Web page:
by BRAD ROLLINS
The owner of Cape’s Camp, one of the largest San Marcos River-front properties in the city limits remaining in private owners’ hands, is seeking to rezone part of his land from commercial to medium-density multi-family residential and give part of it to the city as a park.
Bob Thornton, whose family has owned the land for more than a century, wants to build apartments on 23 acres of his property nearest the Interstate 35 access road and River Road. Most of the buildable part of the tracts — about 18.6 of 23 acres — is already planned for medium-density multi-family use in the city’s master plan, but 4.5 acres nearest the access road is designated for commercial use.
In addition to the land use changes, Thornton Family Investments wants the whole property zoned for apartments from its current placeholder zoning as Future Development.
The San Marcos Planning & Zoning Commission, absorbing the first public airing of the plan, voted to postpone action at its regular meeting Tuesday night.
“I know this commission has considered a number of multi-family rezoning cases in the last few months but I think this is a very different situation in fundamental ways,” said Steve Drenner, a prominent property attorney in the Austin firm Winstead PC.
For one, Drenner said, most of the property is already included in the masterplan for development as apartments and the part that isn’t is designated as commercial, not single-family — the particular type of rezoning that riled many residents this winter and sparked a petition drive.
In addition, he said, “It is an extraordinary opportunity to secure parkland that is a jewel along the San Marcos River.”
Thornton’s proposal would dedicate 11 to 12 acres of his property for public parkland — including the historic Thompson’s Islands between the river and a manmade channel built in the 1850s as part of a cotton gin. Adjoining the city’s existing Stokes Park, Thompson’s Islands are a popular take-out point for tubers, canoeists and kayakers who don’t want to brave a four- to five-foot drop over Thompson’s Dam. Another three or four acres, including the site of the property’s namesake Cape’s Camp on a lazy bend in the river just above the dam, would remain privately owned open space guaranteed to remain undeveloped through a deed covenant, Drenner said.
A handful of residents who live in the area and Council of Neighborhood Associations representative Lorraine Burleson told planning commissioners they had little notice and even less information about Thornton’s plans for the property.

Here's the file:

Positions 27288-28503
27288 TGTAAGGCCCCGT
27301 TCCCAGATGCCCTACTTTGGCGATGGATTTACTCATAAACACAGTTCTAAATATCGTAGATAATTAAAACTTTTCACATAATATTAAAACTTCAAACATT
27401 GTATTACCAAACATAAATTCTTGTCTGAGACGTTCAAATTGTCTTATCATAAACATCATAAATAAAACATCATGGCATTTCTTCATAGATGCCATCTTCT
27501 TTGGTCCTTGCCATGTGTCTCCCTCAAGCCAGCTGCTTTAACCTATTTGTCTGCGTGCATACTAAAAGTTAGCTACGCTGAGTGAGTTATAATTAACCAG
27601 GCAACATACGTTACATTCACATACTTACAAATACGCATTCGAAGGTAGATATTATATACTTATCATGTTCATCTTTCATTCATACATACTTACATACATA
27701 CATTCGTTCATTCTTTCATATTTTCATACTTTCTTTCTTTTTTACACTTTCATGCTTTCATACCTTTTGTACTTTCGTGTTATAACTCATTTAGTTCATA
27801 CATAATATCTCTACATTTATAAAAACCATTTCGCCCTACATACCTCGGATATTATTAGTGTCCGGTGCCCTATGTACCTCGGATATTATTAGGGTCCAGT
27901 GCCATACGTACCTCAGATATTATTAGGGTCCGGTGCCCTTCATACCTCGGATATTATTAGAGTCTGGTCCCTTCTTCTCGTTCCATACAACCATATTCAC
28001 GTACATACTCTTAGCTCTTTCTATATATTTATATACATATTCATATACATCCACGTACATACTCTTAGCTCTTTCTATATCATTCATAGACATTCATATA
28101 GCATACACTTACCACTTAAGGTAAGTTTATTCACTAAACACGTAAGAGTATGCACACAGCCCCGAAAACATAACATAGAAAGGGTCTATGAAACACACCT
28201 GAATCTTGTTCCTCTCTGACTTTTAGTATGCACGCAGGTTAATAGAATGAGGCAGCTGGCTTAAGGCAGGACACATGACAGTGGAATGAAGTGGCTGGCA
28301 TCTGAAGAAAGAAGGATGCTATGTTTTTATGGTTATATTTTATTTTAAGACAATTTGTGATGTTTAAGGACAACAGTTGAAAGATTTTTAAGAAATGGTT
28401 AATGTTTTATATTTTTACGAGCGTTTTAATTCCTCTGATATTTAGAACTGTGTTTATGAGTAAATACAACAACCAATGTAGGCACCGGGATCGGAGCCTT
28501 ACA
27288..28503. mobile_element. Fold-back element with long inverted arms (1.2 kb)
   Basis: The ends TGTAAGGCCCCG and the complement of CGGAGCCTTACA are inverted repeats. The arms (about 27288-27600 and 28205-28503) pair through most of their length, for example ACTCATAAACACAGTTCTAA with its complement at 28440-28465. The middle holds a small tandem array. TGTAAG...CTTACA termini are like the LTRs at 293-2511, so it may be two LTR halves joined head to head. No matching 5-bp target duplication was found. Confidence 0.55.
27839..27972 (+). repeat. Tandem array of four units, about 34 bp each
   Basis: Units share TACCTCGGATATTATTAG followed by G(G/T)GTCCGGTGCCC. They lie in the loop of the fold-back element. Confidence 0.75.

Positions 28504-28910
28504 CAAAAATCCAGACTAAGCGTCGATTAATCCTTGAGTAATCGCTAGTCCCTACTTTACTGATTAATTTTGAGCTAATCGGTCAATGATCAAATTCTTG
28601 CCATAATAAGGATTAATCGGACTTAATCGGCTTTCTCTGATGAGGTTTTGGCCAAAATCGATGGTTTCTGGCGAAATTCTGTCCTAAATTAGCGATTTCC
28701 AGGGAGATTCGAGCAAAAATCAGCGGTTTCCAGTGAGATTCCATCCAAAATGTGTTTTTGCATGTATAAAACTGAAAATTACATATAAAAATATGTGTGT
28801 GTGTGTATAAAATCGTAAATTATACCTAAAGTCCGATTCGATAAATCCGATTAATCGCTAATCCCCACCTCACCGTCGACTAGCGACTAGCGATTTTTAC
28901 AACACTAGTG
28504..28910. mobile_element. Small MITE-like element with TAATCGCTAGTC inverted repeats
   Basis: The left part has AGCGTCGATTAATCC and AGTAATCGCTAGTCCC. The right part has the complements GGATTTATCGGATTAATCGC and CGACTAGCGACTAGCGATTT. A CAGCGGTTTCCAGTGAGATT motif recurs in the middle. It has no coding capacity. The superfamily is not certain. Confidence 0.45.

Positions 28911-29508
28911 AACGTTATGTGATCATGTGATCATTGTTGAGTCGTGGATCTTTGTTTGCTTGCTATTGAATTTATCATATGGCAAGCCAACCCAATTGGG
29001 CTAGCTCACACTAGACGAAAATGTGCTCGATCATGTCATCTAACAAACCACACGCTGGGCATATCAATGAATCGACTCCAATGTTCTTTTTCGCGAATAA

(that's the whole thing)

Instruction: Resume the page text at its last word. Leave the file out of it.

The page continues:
Former planning commissioner Saul Gonzales said he would like to see the site handled as a Planned Development District, which functions as sort of a contract granting the developer certain entitlements in exchange for guarantees of specific standards or features. Under more traditional zoning law, city decision makers are restricted from negotiating conditions in exchange for zoning or land use changes— either the property qualifies or it doesn’t.
Drenner said the property is appropriate for development as apartments because the neighborhoods along River Road are already a mishmash of single-family homes and apartment complexes. The property is not viable as a commercial site because of a narrow window of I-35 access road frontage and the environmentally sensitive nature of the site.
It is not clear how big an apartment complex could be legally built on the property. Using 39 gross acres — the proposed development site plus the private open space plus the city parkland dedication — Thornton or a buyer could theoretically build 468 apartment units.
That number does not account for the city’s restrictive building standards for property in the San Marcos River corridor which limit impervious rooftops and parking lots to no more than 30 percent of the total project area. The total unit count is likely to be significantly less than 468 although an engineer working for the developer said his firm is still figuring how many apartments city rules would allow.